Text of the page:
Setting up Kerberos authentication requires just a few steps and is often quite simple. However there are many possible sources of issues that may need to be troubleshooted for a new installation. That ranges from bug in certain Oracle versions, incompatibilities with encryption levels, etc. I have tested with Oracle client both on Linux and Windows 7 again Oracle server server on (Linux 64 bit). This support note can be a useful starting point for troubleshooting if needed: Master Note For Kerberos Authentication [ID 1375853.1]
A (quite) different technique also aiming at reducing the need of hard-coded credentials is Secure External Password Store. This is described in oracle documentation and in the following support note: Using The Secure External Password Store [ID 340559.1]
Note added on licensing: a recent update to the Oracle licensing information states that "strong authentication services (Kerberos, PKI, and RADIUS) are no longer part of Oracle Advanced Security and are available in all licensed editions of all supported releases of the Oracle database."


We have discussed how to set up Kerberos authentication for Oracle users both as a standalone method and in conjunction with Proxy Authentication. These techniques can be of help to reduce the need of hard-coded credentials when accessing Oracle database services.

Monday, June 11, 2012

Hash Collisions in Oracle: SQL Signature and SQL_ID

Topic: Discussion and implementation of a method for finding hash collisions for sql_id and SQL signature in Oracle.


MD5 hashing is used by Oracle to compute sql_id and SQL signature (see also a previous blog post on the topic). Those hash values are normally used as if they were a unique representation of a given SQL statement. However collisions (2 different statements with the same hash value) can happen or, as it is the case of this post, will happen!

The underlying math is a short discussion of the birthday attack: Let's say you walk into a room an meet 30 people: shake hand with the first person you see and also disclose each other's the birthday. There is about 1 chance out 365 that that particular person has the same birthday as you. If you repeat this process with the rest of the 30 people in the room, chances of a 'positive event' increase but still stay below 10%. However when all the people in the room repeat the procedure of shaking hands and sharing birthday details, probabilities add up quickly (there are N(N-1)/2 different handshakes possible in a room of N people). The non-intuitive result is that it is likely that at least 2 people share a common birthday already in such a small group. See the link for the details.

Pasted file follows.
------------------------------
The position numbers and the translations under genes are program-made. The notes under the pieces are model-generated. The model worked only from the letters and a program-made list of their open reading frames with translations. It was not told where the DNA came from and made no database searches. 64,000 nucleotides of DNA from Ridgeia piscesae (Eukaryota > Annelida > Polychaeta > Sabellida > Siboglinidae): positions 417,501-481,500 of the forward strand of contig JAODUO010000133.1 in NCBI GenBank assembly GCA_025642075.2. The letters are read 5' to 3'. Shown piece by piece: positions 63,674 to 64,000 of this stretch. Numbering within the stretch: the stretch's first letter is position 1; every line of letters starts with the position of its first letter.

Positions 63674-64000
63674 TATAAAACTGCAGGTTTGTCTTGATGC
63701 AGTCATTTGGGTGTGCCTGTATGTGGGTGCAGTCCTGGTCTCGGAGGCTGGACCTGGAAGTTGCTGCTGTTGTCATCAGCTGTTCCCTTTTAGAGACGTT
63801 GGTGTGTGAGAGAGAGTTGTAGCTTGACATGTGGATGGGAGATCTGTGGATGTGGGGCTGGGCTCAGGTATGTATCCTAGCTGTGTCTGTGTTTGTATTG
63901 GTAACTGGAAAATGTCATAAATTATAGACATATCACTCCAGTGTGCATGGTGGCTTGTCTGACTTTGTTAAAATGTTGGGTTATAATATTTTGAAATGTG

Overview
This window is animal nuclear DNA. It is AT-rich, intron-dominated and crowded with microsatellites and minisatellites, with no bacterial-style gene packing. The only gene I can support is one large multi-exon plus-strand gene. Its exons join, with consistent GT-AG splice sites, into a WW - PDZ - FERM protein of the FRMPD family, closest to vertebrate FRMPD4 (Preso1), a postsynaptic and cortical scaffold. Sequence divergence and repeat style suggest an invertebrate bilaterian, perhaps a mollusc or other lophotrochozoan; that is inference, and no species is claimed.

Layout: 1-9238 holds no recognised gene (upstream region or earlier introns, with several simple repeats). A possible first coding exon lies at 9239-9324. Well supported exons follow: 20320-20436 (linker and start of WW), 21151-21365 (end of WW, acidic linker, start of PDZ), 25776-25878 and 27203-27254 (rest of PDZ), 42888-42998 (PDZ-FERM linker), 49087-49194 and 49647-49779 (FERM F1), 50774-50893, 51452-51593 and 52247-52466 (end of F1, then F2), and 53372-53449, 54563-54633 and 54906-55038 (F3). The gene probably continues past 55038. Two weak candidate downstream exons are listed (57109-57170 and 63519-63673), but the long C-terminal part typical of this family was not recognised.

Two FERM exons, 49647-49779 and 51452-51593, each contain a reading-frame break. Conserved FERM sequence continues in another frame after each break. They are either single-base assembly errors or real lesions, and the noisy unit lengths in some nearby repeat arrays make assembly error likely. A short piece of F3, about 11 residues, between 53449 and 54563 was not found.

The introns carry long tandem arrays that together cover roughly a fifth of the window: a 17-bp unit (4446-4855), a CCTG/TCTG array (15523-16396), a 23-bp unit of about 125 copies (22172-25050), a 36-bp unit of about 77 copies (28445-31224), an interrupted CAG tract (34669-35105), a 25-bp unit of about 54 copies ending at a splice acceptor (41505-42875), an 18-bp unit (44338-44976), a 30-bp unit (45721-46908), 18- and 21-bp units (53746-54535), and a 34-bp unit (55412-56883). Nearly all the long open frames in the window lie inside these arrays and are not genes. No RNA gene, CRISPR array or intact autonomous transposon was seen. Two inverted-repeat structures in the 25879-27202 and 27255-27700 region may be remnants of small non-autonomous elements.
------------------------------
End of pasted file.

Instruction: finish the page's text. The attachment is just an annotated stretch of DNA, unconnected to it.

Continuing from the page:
The main point is that to find collisions by brute force on a hash function of n bits we don't need to generate O(2^n) hash values but rather the square root of that O(2^n/2). In particular this means that the complexity of finding hash collisions for 32-bit and 64-bit hash functions by brute force are down to numbers that are easily computable with current HW. sql_id and signatures are indeed 64-bit hashes, as discussed here, so let's give it a try!

Warm-up, collisions on hash_value:

The hash_value of a a given SQL statement (as shown in V$SQL.hash_value for example) is a 32-bit hash. Collisions can be found using about 100K random hashes. A simple algorithm using Oracle and PL/SQL is:
  • Take a couple of different SQL statements and append to them a randomly-generated string
  • Compute the MD5 hash and take the number of bytes that are needed (4 bytes in this case)
  • Insert the hashes in a table
  • Repeat ~100K times
  • When finished look in the output table for duplicates in the hash value
  • If duplicates are found, those are the hash_value collisions
The code can be found at this link. The execution takes just a few seconds and displays the collisions that have been found (results varies for each execution, normally 2-5 collisions are found for this size of search).

SQL> @hash_birthday_sql hashtab 10 4
SQL> @find_dup hashtab

-- these 2 statements are different but have the same hash_value (=3577689134)
SQL> select owner, index_name from dba_indexes where rownum<=9 --CTUUewnYYPJXFuFyAzcMtXTVNmPtNgAV;